“In Your Honor”

Has it ever occurred to you that Foo Fighters is the last great alternative rock band left from the ’90s? Though this is strange but true, the thought of whether or not they still have what it takes comes to mind. After all, what can they possibly do after having released four classic albums? Well, they can release a double album, which is exactly what they are doing. Entitled “In Your Honor,” the first disc will concentrate on 10 rocking tracks in the vein of the Foo Fighters we’ve come to know and love. The 10 tracks on disc two will be more acoustic in nature, brooding and moving like the mellower versions of “Everlong” and “Times Like These” heard on the radio. As a whole, “In Your Honor” is bound to be a record that people will be talking about for years to come.



Clearlake, those little-known darlings of Domino Records, are back with their hotly-awaited third album, “Amber.” Like their previous couple of records, “Amber” will focus on florid vocal arrangements, driving guitar riffs and lyrics about life, love and nature. Yet, unlike their back catalogue, the new album promises to be much grander in scale. For example, its last song, “Widescreen,” has been said to make 2001’s seven-minute epic, “Winterlight,” sound like a spring shower. Taking into account the rapidly rising popularity of labelmates Franz Ferdinand, success seems right around the corner for Clearlake.

The Warlocks

“Surgery” (working title)

Having toured incessantly over the past two years, psychedelic rock outfit The Warlocks have finally gotten around to recording a new album. Tentatively titled “Surgery,” the new effort is their third to date and the follow-up to 2002’s mildly successful “Phoenix Album.” Along with the CD version of the new release will come a bonus DVD, while the vinyl version is set to have a slightly different tracklisting. However, all versions of the album are set to showcase the band’s renowned “wall of sound” by way of seven members, including two drummers. Though song titles are unknown as of yet, the album has already been mastered and is set to hit shelves sometime in July.

Black Rebel

Motorcycle Club

“Americana” (working title)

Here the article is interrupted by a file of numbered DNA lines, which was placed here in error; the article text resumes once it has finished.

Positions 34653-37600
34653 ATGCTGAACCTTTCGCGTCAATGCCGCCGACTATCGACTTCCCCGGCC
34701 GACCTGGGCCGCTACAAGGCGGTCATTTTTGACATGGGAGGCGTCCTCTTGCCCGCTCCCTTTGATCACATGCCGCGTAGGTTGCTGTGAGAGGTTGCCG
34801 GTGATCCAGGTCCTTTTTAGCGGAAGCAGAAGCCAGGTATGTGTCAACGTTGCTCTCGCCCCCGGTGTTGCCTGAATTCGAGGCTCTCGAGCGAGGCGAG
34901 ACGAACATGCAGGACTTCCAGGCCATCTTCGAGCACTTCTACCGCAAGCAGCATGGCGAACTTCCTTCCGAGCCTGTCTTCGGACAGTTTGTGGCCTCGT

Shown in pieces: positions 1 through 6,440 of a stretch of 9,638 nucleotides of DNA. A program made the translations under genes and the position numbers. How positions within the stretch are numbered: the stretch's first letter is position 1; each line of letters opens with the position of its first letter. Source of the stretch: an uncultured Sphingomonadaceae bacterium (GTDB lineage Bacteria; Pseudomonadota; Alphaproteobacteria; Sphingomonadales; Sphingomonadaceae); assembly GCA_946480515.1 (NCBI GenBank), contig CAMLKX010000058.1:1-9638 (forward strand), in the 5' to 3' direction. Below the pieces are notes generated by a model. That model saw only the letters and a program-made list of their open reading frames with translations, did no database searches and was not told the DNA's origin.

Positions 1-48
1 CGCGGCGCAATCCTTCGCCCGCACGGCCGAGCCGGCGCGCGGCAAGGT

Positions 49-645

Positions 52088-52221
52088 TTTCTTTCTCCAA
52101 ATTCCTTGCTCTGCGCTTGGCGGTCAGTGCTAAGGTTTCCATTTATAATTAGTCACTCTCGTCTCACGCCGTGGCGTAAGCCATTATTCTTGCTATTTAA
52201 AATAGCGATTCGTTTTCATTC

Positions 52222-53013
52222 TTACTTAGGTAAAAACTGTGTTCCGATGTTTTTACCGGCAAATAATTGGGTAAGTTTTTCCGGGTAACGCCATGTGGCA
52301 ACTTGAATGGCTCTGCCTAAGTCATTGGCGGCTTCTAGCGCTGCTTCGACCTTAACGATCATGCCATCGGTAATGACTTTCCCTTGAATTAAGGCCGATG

Last year wasn’t so good for Black Rebel Motorcycle Club. Poor ticket sales, the firing of their drummer and the termination of their contract with Virgin Records left their critically acclaimed sophomore effort, “Take Them On, On Your Own,” in the dust. However, they’ve sorted things out and are ready to release their third album. Driven by socially-conscious tracks like “Complicated Situation” and “Shuffle Your Feet,” the new record will show a different side of B.R.M.C., one behind the endless guitar fuzz and overdriven bass. Needless to say, the album will have some of their classic elements, but in its heart and soul is something new and exciting.

The Dandy Warhols

“Odditorium or

Warlords of Mars”

Usually, it takes The Dandy Warhols three years to release records. After all, it happened with 2000’s “Thirteen Tales From Urban Bohemia,” as well as 2003’s “Welcome To The Monkey House.” Thankfully, The Dandys have broken the habit and have a record due out this summer, probably in August. Considering they could not settle on a single title, the new album will be called “Odditorium or Warlords of Mars.” It promises such provocatively titled songs as “Smoke It” and “Colder Than The Coldest Winter Was Cold,” not to mention an 11-minute song called “Love Is The New Feel Awful.” With a supposed return to the psychedelic riffs of their first two albums, The Dandys’ latest effort may certainly be the quintessential album of the summer of ’05.